Apple always seemed like the perfect company. Not so fast. When CEO Tim Cook testified before Congress on May 25, he didn’t come to talk about Apple’s latest amazing gadget or the need to grant more visas to computer programmers. Rather, in his maiden voyage to Capitol Hill as Steve Jobs’s successor, Cook had to defend the company’s tax-avoidance efforts. What should have been a triumph for Cook was instead an awkward encounter. [...]
With each passing year, in fact, corporations are keeping more of the pie for themselves. The chart showing wages as a percentage of GDP against corporate profits over the last several years looks like the gaping maw of a hippopotamus. Wages were 43.5 percent of GDP in 2012, down from 49 percent in 2001, and a modern-day low. U.S. median family income has actually fallen since 2009.
But the strategy of beggaring American workers for the sake of short-term profits may have reached its limits at America’s biggest retailer. “Where are all the customers?” read a plaintive email from a Walmart executive that leaked in early February. “And where is all their money?” Once the epitome of hyperfunctioning America, Walmart is an increasingly sad, dysfunctional place, plagued by empty aisles, empty shelves, and falling sales.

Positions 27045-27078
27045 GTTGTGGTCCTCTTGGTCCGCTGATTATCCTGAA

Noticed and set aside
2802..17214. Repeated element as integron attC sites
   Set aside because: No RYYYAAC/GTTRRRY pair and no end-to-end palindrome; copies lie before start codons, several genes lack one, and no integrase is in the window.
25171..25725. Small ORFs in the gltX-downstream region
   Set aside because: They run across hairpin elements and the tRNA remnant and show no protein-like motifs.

The problem for Walmart, and for many other retailers, is that wages simply aren’t growing much in the U.S. According to the Bureau of Labor Statistics, average hourly earnings are up just 1.9 percent in the past 12 months. And that’s partially because America’s largest private-sector employer has been too effective at keeping domestic labor costs down. Walmart notes that it employs 1.4 million people in the U.S. The company says the average wage for its associates is about $13 an hour. Because it is so big—Walmart accounts for about 1.23 percent of all private-sector jobs in the U.S., and about 9.3 percent of all retail and trade service workers in the country—it sets the standard for retail and service wages.
“Today we are really seeing the limits of the ultra-low-wage model that Walmart pioneered. Workers are consumers, and when they aren’t paid enough to buy goods, the economy can’t grow,” said Amy Traub, senior policy analyst at the Manhattan-based think tank Demos. The company has become so obsessed with keeping labor costs to a minimum that, as Bloomberg reported, it is having difficulty keeping the thousands of items stocked on its shelves, which further alienates customers and tamps down sales. Notes Traub: “We end up trapped in a vicious cycle of low growth, and companies that persist in trying to cut labor costs further only make matters worse for themselves.”